At 3:10 pm, serum electrolytes drawn during the seizure revealed a low serum sodium (125 mEq/L), high potassium (5.8 mEq/L), low chloride (93 mEq/L), normal bicarbonate (23 mEq/L), normal urea nitrogen (13 mg/L), and creatinine (0.4 mg %). At 3:15 pm he was given 1.2 mg of diazepam (0.01 mg/kg per dose) slowly intravenously, and the seizures stopped. Repeat serum electrolytes drawn 45 minutes later (4:54 pm) were essentially unchanged. In this second sampling, we also found normal magnesium (1.7 mEg/L) and calcium (9.7 mEg/L) but slightly elevated glucose (122 mg/dL), probably because of the glucose in the intravenous fluids.

No additional seizures occurred. There were no retinal hemorrhages. A brain computed tomography scan was normal. An electroencephalogram was not done. The question of whether there was a link between the seizures and the use of the eye drops led to testing the patient's plasma for pseudocholinesterase by SmithKline Beecham laboratory (King of Prussia, PA). A normal dibucaine number of 84 was found, but the enzyme activity observed of 1753 IU was low (normal: 3200-6600). Total serum proteins were 5.9 g/dL, and albumin was 3.4.

Social work investigation revealed a household consisting of maternal grandmother, mother, and 2 siblings: an emotionally disturbed 6-year-old half-brother and a possibly normal 3-year-old half-sister. The 2 siblings were fathered by a man different than the father of the patient. The mother had a history of drug abuse. She subsequently admitted to intentionally scalding the patient and went to jail. The patient and his 2 half-siblings were placed together in a foster home. At discharge the patient could walk and seemed to have warmed up a little bit to his caregivers. He has the beginnings of speech and a more cheerful affect.


Cyclopentolate is well absorbed, both into the eye and systemically, when given topically on the eye.14 This is because both the conjunctival and nasal mucus membranes are good drug-absorbing surfaces,5,6 and eye drops pass readily through the nasolacrimal duct into the nose. Cases have been reported of seizures7,8 and other forms of anticholinergic toxicity9,10 after application of cyclopentolate eye drops.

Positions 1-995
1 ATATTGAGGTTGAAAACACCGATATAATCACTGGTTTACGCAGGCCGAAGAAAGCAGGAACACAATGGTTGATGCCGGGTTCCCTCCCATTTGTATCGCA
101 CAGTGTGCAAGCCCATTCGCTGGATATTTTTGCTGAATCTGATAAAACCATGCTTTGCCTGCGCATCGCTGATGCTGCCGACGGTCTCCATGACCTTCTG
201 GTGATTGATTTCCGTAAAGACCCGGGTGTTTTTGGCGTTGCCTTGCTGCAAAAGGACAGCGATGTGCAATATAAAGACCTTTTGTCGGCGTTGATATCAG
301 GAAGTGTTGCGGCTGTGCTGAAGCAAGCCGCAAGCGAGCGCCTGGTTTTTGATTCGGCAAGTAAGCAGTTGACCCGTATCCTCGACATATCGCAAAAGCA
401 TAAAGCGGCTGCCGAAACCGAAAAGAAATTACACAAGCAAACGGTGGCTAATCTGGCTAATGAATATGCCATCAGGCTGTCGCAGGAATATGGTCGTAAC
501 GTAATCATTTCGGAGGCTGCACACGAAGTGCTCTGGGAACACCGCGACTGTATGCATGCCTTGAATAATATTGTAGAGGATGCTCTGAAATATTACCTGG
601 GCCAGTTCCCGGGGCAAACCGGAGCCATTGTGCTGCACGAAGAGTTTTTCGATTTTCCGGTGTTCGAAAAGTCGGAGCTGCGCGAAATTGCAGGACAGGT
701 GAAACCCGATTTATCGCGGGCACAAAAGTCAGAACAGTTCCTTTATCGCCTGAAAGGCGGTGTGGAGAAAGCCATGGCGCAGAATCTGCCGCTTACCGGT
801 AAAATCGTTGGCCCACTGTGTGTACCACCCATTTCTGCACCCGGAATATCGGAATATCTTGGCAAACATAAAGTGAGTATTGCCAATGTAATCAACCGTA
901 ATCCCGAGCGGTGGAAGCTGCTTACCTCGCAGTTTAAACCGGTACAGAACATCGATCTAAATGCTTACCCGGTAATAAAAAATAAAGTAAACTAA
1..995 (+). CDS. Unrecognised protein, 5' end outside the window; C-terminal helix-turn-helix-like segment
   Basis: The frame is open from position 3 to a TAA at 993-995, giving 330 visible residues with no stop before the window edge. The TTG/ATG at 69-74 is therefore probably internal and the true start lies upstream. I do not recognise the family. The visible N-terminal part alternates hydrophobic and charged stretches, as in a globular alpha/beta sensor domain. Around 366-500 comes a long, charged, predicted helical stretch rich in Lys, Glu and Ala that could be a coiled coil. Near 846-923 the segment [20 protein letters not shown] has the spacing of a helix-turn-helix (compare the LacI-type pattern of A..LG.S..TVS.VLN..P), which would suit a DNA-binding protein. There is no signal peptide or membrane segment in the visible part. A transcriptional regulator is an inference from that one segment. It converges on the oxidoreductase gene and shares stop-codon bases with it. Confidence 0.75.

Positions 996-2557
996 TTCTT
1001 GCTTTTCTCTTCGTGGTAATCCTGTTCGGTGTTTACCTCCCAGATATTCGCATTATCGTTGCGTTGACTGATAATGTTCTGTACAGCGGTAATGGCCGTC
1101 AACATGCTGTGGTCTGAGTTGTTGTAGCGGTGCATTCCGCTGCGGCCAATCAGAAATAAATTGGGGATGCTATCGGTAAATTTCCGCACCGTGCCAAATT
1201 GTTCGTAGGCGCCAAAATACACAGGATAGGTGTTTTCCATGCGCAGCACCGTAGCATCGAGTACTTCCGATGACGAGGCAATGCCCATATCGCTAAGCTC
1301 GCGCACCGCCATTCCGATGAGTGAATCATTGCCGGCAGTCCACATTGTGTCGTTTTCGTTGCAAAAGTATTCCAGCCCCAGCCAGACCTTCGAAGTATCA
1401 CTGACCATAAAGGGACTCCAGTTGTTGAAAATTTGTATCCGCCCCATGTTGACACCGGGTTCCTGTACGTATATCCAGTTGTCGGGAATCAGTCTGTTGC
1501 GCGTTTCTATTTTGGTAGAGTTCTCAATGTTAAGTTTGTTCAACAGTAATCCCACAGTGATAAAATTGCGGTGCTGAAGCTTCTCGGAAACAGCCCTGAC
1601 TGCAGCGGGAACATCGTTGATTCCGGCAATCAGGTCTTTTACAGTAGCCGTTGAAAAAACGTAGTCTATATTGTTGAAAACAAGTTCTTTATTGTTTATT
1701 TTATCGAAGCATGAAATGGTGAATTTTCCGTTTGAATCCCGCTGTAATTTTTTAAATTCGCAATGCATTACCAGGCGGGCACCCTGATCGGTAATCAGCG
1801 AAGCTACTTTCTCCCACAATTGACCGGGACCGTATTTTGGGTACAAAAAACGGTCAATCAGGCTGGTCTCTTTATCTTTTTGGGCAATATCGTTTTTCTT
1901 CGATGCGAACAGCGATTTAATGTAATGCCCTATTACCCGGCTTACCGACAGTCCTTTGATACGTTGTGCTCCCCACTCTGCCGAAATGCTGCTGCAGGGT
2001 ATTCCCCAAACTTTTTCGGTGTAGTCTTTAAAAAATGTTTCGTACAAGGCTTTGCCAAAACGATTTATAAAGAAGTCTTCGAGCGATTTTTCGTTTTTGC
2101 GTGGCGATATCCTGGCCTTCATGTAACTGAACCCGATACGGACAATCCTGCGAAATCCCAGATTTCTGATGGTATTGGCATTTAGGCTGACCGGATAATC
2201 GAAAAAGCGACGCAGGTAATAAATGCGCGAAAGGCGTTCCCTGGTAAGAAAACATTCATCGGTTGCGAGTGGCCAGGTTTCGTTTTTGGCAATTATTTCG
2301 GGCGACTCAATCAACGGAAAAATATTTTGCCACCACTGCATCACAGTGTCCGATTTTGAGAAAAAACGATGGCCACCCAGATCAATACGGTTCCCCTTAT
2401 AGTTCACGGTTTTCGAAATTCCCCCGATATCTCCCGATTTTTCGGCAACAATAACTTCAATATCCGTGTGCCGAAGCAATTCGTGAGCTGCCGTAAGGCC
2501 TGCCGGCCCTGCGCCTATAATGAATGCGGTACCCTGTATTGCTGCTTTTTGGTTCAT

Cyclopentolate is an ester that is structurally similar to many other drugs with ester bonds metabolized by plasma pseudocholinesterase. Pseudocholinesterase hydrolysis is the likely pathway of cyclopentolate metabolism. The low level of pseudocholinesterase activity in this patient's serum combined with the normal dibucaine number indicates that this patient has inhibited but genetically normal enzyme activity. Studies of agricultural workers exposed to organophosphate insecticides, common pseudocholinesterase inhibitors, found that only modest reductions in measured enzyme activity,11,12 such as seen in this patient, were associated with symptoms of organophosphate poisoning.

The low serum sodium (125 mEq/L) was probably a predisposing factor for the seizures, likely precipitated by high levels of cyclopentolate due to failure of normal metabolism of the well-absorbed drug by low activity of plasma pseudocholinesterase. Because the serum albumin was normal in this patient, we think that the low enzyme activity was caused by enzyme inhibition. The common inhibitors are organophosphorus insecticides. Although we were not able to identity a source of an enzyme inhibitor for this patient, children exposed to organophosphate insecticides in their environments or with mutant pseudocholinesterase may be predisposed to cyclopentolate toxicity.


    • Received October 23, 2003.
    • Accepted December 29, 2003.
  • Reprint requests to (M.M.R.) Department of Pharmacology/Box 70, Weill Medical College of Cornell University, 1300 York Ave, New York, NY 10021. E-mail: mmreid{at}